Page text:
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Remembering the Life of Saint Pedro Calungsod - Our 2nd Canonised Saint of the Philippines

Updated: Mar 27, 2022

San Pedro Calungsod was a Visayan youth, then around 14, was among the exemplary young catechists chosen to accompany the Jesuits in their missions to the Ladrones Islands (Islas de Los Ladrones or “Isles of Thieves”). In 1668, Calungsod travelled with Spanish Jesuit missionaries to the islands, renamed the Marianas Islands (Las Islas de Mariana). María Ana of Austria funded their voyage. Calungsod and San Vitores went to Guam to catechise the native Chamorros.

Missionary life was difficult as provisions did not arrive regularly. The terrains were difficult to traverse and the islands were frequently devastated by typhoons. Despite all of these, the mission persevered and was able to convert a significant number of locals.


A Chinese merchant named Choco began spreading rumours that the baptismal water used by missionaries was poisonous. Coincidentally, some sickly Chamorro infants who were baptised eventually died. Many believed the story and held the missionaries responsible. Choco was readily supported by the macanjas (medicine men) and the urritaos (young males) who despised the missionaries.

In their search for a runaway companion named Esteban, Calungsod and San Vitores arrived at the village of Tumon, Guam on the 2nd of April 1672. There they learnt that the wife of the village chief Mata’pang gave birth to a daughter. They immediately went to baptise the child. Influenced by the calumnies of Choco, the chief strongly opposed it. To give Mata’pang some time to calm down, the missionaries gathered the children and adults of the village at the nearby shore and started chanting with them the tenets of the Catholic religion. They invited Mata’pang to join them, but he shouted back that he was angry with God and was fed up with Christian teachings.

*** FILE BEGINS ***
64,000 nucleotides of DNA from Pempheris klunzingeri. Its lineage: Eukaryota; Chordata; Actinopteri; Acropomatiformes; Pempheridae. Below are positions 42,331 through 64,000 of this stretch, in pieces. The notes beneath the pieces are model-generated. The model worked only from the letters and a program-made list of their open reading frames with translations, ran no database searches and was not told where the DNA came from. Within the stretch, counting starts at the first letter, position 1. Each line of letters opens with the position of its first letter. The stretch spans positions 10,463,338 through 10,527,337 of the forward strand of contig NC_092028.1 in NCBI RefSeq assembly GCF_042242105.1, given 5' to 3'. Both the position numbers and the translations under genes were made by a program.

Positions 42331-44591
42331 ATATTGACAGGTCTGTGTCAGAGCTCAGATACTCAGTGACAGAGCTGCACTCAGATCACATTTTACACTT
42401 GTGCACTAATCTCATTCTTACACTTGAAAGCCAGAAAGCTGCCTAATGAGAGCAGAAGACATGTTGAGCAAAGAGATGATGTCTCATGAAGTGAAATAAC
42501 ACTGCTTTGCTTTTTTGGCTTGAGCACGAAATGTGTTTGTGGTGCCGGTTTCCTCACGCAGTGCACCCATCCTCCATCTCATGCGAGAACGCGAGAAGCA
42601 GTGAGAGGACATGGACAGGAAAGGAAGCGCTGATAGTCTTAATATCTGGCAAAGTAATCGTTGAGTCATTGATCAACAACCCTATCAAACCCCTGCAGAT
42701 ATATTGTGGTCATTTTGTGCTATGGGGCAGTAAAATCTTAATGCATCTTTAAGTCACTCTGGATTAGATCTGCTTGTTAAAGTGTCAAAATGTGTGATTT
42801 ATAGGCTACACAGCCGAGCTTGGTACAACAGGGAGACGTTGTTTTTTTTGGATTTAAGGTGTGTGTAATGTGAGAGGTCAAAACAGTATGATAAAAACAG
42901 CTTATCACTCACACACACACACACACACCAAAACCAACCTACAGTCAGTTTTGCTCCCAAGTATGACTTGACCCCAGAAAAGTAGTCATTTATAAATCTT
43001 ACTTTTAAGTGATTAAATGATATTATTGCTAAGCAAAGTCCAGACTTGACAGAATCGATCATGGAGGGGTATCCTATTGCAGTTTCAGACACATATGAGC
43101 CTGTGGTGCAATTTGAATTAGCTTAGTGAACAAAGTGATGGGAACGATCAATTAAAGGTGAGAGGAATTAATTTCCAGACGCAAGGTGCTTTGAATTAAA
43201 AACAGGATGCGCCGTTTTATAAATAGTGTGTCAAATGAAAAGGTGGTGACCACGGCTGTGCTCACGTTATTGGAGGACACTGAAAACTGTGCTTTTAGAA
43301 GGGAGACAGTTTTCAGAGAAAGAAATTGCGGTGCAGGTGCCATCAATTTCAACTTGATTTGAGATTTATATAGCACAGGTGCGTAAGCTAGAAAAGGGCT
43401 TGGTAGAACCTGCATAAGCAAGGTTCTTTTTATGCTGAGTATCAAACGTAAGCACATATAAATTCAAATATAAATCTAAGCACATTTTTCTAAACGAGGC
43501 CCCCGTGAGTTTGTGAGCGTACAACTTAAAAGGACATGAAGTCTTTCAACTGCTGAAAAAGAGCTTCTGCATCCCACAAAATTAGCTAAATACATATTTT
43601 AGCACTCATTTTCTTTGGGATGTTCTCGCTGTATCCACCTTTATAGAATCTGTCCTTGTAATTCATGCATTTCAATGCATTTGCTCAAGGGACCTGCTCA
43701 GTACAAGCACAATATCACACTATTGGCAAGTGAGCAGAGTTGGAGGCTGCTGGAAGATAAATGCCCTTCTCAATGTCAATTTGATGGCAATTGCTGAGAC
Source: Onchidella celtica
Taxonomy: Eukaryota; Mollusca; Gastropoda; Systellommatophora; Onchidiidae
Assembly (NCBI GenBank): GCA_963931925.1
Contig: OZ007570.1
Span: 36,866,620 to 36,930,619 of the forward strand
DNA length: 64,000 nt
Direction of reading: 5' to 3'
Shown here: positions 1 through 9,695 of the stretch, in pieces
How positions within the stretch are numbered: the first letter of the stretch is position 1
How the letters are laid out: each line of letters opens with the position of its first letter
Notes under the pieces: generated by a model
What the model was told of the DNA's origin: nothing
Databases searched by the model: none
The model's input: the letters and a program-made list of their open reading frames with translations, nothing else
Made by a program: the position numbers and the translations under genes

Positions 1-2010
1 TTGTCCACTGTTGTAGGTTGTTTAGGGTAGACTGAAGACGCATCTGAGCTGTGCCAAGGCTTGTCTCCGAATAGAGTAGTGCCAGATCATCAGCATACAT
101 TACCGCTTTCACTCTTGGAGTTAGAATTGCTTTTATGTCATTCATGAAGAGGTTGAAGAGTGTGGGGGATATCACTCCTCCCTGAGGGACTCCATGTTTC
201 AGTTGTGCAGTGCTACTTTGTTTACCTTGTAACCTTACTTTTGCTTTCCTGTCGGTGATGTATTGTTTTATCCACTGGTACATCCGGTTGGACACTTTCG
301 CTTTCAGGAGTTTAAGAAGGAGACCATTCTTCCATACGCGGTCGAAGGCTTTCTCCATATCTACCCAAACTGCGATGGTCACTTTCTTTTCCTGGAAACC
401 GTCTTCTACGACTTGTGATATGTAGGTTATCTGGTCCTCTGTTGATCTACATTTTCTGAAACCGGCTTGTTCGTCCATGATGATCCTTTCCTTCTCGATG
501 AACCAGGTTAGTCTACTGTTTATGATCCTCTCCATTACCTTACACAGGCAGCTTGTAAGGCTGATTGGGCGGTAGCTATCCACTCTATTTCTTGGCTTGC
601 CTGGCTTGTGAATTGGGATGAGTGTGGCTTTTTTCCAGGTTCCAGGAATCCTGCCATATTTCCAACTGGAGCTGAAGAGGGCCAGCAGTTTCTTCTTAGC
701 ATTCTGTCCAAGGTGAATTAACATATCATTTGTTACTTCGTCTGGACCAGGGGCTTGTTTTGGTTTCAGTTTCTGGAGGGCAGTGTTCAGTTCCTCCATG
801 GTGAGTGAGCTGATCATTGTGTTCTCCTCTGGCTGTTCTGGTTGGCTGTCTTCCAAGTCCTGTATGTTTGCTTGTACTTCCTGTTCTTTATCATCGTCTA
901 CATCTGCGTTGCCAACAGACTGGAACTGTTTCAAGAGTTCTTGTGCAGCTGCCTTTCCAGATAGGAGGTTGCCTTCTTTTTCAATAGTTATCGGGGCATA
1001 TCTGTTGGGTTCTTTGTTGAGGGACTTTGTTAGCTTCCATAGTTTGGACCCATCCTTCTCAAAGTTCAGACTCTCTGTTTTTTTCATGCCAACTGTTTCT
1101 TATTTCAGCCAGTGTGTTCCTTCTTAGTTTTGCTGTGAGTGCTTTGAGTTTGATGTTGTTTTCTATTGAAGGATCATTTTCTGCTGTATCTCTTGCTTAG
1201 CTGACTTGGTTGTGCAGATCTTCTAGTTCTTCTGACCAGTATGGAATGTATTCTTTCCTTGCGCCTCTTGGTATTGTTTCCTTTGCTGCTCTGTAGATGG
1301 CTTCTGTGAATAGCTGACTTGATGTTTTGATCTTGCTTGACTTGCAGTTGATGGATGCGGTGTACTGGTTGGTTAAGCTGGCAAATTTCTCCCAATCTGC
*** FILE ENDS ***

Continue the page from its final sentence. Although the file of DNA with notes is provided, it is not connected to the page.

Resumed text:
Determined to kill the missionaries, Mata’pang went away and tried to enlist another villager named Hirao, who was not a Christian. Hirao initially refused since he was mindful of the missionaries’ kindness towards the natives. But when Mata’pang branded him as a coward, he became piqued and capitulated. During that brief absence of Mata’pang from his hut, San Vitores and Calungsod baptised the baby girl, with the consent of her Christian mother. When Mata’pang learnt of his daughter’s baptism, he became even more furious. He violently hurled spears first at Calungsod, who was able to dodge the spears. Witnesses claim that Calungsod could have escaped the attack, but did not want to leave San Vitores alone. Those who knew Calungsod personally believed that he could have defeated the aggressors with weapons. San Vitores have banned his companions to carry arms. Calungsod was hit in the chest by a spear and he fell to the ground. Hirao immediately charged towards Calungsod and finished him off with a machete blow to the head. Both assassins then denuded the corpses of Calungsod and San Vitores, tied large stones to their feet, brought them out to sea and threw them into the water.

We celebrate Calungsod’s feast along with Blessed Diego Luis de San Vitores every 2 April. Whenever this day falls within Holy Week or Easter Week (during which no feast of saints may be observed), Calungsod’s feast is celebrated on the Saturday before Passion or Palm Sunday.

We would like to invite everyone to join us in commemorating the life of San Pedro Calungsod, from the 24th of March to the 2nd of April 2022 by joining us in the online novena masses. For more info about the Novena Masses, below are some relevant links to keep you posted.

ACFC Chaplaincy YouTube Channel (Online Livesteaming of the Masses) -

Like and subscribe to the St. Pedro Calungsod Devotees NZ Facebook Page:


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